[German Version] is the essential mode in which persons interact. It has three constitutive aspects: (a) its bearer (who?), (b) its forum (before whom?), and (c) its substance (for what?). Each of these aspects is itself relational. The bearers are self-identified persons, acting of their own free will in a mundane decisional present; the fora relate to norms; the substances are chosen or to-be-chosen determinations of the self-and-its-world. All aspects and every relation term of every aspect can…

Responsibility, Ascription of

(7 words)

[German Version] Imputation

Responsive Singing

(520 words)

Author(s): Bretschneider, Wolfgang
[German Version] is liturgical chant that alternates between different persons or ensembles. A large portion of the liturgical vocal repertory is responsive, as is only appropriate, given that by nature worship is ¶ primarily dialogical. Singing (or speaking) lengthy texts in unison is alien to the liturgy. Since earliest times, we find a variety of roles in all liturgical celebrations: presider, soloists (Cantor), schola (Singing school), congregation. Occasionally instruments, especially the organ, are included in the dialogu…


(187 words)

Author(s): Klöckner, Stefan
[German Version] a chant that follows a lection in the Roman liturgy of the mass ( responsorium graduale) and the Liturgy of the Hours (Daily Office) or is sung to accompany a procession. The structure of a responsory is based on the principle of multiple repetitions of an unvarying element as an aid to meditation: a precentor introduces a melodic segment, the responsum, with which all respond after each (semi-)verse sung by the schola or a soloist. Use of this form in Christian worship is attested as early as the 3rd/4th century (Tertullian, Egeria). The …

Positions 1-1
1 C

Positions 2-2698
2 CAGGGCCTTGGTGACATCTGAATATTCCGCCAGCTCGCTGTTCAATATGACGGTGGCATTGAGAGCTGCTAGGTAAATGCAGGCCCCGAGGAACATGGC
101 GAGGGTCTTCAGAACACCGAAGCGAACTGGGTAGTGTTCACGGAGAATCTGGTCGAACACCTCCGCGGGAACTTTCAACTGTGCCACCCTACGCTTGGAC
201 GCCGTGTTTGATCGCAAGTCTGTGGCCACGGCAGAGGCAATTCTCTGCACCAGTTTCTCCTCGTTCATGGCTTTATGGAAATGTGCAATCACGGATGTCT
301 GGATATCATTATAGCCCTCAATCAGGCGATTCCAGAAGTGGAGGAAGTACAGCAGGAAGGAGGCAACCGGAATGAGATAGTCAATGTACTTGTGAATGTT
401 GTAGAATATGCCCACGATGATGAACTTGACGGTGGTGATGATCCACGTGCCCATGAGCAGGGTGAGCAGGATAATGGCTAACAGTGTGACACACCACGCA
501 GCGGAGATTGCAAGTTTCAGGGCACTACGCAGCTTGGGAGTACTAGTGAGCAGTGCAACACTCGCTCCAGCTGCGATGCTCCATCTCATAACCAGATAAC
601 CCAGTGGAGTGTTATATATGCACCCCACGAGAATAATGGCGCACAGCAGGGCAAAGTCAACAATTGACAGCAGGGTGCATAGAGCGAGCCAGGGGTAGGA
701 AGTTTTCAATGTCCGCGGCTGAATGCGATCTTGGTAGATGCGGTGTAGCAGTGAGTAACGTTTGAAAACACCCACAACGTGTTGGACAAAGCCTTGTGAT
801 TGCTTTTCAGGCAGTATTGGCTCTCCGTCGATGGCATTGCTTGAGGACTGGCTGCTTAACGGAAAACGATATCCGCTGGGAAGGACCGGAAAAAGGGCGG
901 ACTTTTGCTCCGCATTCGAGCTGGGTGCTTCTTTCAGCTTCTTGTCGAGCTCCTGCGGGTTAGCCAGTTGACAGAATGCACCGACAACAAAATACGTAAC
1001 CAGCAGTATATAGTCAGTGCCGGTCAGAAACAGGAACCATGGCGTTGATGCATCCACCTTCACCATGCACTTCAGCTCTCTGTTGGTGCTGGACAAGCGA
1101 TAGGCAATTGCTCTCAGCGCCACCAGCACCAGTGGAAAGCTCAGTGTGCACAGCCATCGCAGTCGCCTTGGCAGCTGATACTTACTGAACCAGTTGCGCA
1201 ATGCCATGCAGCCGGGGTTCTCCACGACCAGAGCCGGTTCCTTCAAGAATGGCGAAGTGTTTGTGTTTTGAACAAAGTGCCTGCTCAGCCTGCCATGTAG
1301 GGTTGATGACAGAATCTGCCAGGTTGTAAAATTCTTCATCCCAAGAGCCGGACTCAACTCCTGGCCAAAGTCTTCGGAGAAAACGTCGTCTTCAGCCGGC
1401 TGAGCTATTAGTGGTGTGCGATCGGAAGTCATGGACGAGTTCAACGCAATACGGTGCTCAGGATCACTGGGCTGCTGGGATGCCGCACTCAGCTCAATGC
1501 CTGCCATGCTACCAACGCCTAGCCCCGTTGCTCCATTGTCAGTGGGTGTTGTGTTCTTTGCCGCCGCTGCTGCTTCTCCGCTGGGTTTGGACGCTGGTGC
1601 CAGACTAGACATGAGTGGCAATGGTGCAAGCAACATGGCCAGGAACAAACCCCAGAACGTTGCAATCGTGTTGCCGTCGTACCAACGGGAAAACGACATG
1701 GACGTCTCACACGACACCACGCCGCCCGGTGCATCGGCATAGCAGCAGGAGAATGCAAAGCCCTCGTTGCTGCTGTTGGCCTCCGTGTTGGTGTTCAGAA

Res sacrae

(257 words)

Author(s): Mainusch, Rainer
[German Version] The concept of the res sacrae now belongs to the sphere of state-church law, i.e. of state constitutional law. It circumscribes the domain of the ecclesial items of property (Property, Church) that have a direct liturgical purpose, as for instance the vasa sacra, bells, church buildings, and cemeteries. The term stems from Roman law, where it originally designated objects used for the public cult of a deity. Already modified under Emperor Justinian I, the Roman law of the res sacrae found its way into the canonical law of the Middle Ages and into common secu…


(323 words)

Author(s): Stroh, Ralf
[German Version] ( restitutio) is the removal of damage to another’s property by compensation, replacement or reimbursement. In general, the one guilty of the damages or his or her legal successor (cf. the German-Israeli restitution agreement) owes compensation to the one damaged or his legal successor. In a few areas of life particularly subject to damage (e.g. driving), legislative criteria provide that compensation will reliably be made even if the injuring party should not have the necessary me…